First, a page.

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Penalty Kicks: Off the Field 

The soccer season’s over but not the controversy

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It's been just over a week since Humboldt State University President Rollin Richmond canceled the upcoming men's soccer season, and players and their parents are still grumbling about the decision, wishing they had a referee to officiate what they're calling campus politics. Rumors are swirling and athletes are unwilling to talk on the record, frightened of further discipline.

"Not without my lawyer," or "I don't want to comment" was what current soccer players consistently said when pressed for details about an Aug. 4 off-campus party attended by all but one player. A campus-led investigation, which began when someone called university administrators two days later, concluded the party involved underage drinking and hazing. Anxiety still reverberates from the locker rooms and into the classrooms as members of the women's soccer team, facing similar accusations, await the fate of their upcoming season. A decision is expected soon.

Parents of players have been exchanging emails among themselves and with the administration, saying a stern probation would have sufficed, instead of the president's "draconian" decision to cancel the season. But the administration, well aware of hazing tragedies across campuses nationwide, says it wants to send a clear message that hazing won't be tolerated at HSU.

As a practicing attorney in Sacramento, Mark Swartz believes everyone is entitled to due process. He feels his 21-year-old son, Austin Swartz, a junior midfielder, was robbed of a fair hearing, the victim of an administration that did not justify its decision and was all too willing to play judge, jury and executioner. "Why is your punishment so harsh?" Swartz asks rhetorically, as if he were speaking to the president instead of on the phone to the Journal. "He's never answered that question. Period."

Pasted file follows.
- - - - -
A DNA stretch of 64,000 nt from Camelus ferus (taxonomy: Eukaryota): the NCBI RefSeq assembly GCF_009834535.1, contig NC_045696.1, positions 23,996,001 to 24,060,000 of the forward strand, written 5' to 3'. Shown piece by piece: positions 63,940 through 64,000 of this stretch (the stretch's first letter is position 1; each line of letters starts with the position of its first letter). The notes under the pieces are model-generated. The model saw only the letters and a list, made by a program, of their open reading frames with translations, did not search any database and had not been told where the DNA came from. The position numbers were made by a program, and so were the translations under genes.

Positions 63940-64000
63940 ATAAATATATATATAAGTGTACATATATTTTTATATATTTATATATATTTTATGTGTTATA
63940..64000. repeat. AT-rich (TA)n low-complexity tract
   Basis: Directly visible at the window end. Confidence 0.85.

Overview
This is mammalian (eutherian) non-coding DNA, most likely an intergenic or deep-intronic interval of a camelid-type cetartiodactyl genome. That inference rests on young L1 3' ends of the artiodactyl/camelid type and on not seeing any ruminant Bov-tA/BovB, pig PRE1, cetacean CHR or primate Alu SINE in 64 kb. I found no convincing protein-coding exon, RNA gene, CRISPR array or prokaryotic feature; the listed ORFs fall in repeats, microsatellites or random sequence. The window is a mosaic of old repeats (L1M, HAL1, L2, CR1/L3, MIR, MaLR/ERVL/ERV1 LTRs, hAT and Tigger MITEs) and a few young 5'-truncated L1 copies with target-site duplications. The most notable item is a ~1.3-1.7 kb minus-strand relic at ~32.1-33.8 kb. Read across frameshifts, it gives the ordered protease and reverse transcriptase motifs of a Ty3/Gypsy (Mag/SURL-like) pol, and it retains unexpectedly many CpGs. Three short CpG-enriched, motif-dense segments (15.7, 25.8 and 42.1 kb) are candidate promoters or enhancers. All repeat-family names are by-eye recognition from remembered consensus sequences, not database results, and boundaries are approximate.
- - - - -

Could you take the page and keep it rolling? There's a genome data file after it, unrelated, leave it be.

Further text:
Swartz is primarily a civil attorney now, but when he was a deputy district attorney, prosecuting first-time offenders who didn't inflict bodily harm, they typically got probation and a second chance, he said. He wishes the school would act more like a court of law. "Everybody screws up, and you get a warning that if it happens again there will be serious consequences. This was a knee-jerk reaction."

But Richmond worries that there might not be a second chance. "How would I have liked to call a father or mother and say, ‘Sorry, we didn't do a good enough job to stop hazing, your son is dead?'" Still in the president's mind is a 2005 incident at nearby Chico State University, where a man died after drinking too much water as part of a fraternity initiation which also required dancing in raw sewage. As of February 2010, hazing has killed 96 people, with 82 percent of the deaths involving alcohol, according to the National Collaborative for Hazing Research and Prevention.

HSU administrators say the Aug. 4 party put the lives of two students at risk from alcohol poisoning. But since the investigation didn't begin until two days after the party, and since neither student received any medical treatment according to campus authorities, it was unclear what information the college relied on to determine lives had been at risk.

HSU athletic director Dan Collen, who helped lead the investigations along with the student affairs department, said canceling the season was a painful decision for the president. "He certainly agonized over it. There were a lot of conversations. I do support it though. [Hazing] can't be tolerated."

Richmond said that there were some differences of opinion on what the appropriate level of disciplinary action should be. "But I made the ultimate decision, primarily based on the fact that people's lives were put in danger."

What makes the university's decision particularly frustrating, said Swartz, is that parents can't see the investigative report or details of the interviews on which it was based. The Family Educational Rights and Privacy Act requires that schools have a student's consent before disclosing of educational records. Swartz said several athletes have asked to view the reports but haven't seen them yet.